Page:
In a world where 70 % of transported goods is done by sea, the new Panama Canal is preparing to increase its role as one of the strategic centres of global trade.
It is a role written in its DNA since the signing of a neutrality treaty in 1901 that recognizes everyone’s right to cross the waters of Lake Gatun. To this day, that right is exercised to the point that 3% of maritime trade goes through the old canal. And it is a figure that by June 26, the day of the new Canal’s inauguration, will belong to the past. The third set of locks will allow for the passage of post-Panamax ships and, according to estimates by the Panama Canal Authority, will contribute to Panama’s share of maritime trade rising from 3% to 6%.
It is an achievable result since it starts from a more than solid base. Every year, the total amount of merchandise that passes through the old canal is worth $270 billion. It comprises goods that cross the oceans to reach 1,700 ports in 150 countries. This massive amount of merchandise will grow with the opening of the new Canal in Panama, which is set to reinforce its privileged role in international trade from Europe to Asia passing through the Americas. It will be an epochal change to trade that will inevitably impact the market of big ships as well as the development of ports. Although there are many shipyards around the world that build post-Panamax ships (those that will cross the new Canal), ports are making big investments to make their facilities capable of receiving them.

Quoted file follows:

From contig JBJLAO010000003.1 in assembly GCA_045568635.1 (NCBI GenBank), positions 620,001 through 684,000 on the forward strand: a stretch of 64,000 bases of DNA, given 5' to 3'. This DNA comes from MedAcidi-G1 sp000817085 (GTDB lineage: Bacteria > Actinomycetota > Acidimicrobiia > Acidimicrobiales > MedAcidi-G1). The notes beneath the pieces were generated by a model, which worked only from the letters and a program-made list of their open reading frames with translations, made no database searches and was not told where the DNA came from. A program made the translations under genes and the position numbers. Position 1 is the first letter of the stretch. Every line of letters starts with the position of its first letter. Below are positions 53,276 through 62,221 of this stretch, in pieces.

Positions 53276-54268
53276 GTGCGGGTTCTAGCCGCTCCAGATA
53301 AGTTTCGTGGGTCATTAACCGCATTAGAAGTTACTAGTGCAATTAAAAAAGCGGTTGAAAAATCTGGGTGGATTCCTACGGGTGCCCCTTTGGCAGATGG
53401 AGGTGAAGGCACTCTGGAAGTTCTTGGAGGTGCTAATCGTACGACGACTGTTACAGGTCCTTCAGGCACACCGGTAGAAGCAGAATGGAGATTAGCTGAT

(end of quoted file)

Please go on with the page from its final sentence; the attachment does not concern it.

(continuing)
A Shift in Global Trade
In the United States, the ports of Miami, New York, Norfolk are expanding and the same is happening in many ports in the Caribbean and South America like Kingston, Jamaica; Mariel, Cuba; and Cartagena in Colombia. It is a development that Panama’s ports of Balboa on the Pacific coast and Colon on the Atlantic have undergone. Both are capable of moving every year an average of three million TEUs (twenty-foot equivalent units) and they have received big investments to prepare for the arrival of Post-Panamax ships.
In recent years, the Colon Container Terminal received $110 million of investment to improve technology and offer more services. Today, the cranes can transfer 34 TEUs per hour, while the port’s reserved area can store 400,000 containers.
The Balboa terminal on the Pacific Coast can guarantee services of an even greater scale. In addition to the cranes that can handle cargo from post-Panamax ships, there are two piers for storage, one with an annual capacity of 600,000 TEUs and the other 200,000.
Everything was prepared ahead of time for the opening of the new Canal and now that the post-Panamax will be passing through the Culebra Cut, global trade is ready to write a new and important chapter of its history.
All photos of “The New Panama Canal” Special Issue are copyrighted: Copyright © Edoardo Montaina by Salini-Impregilo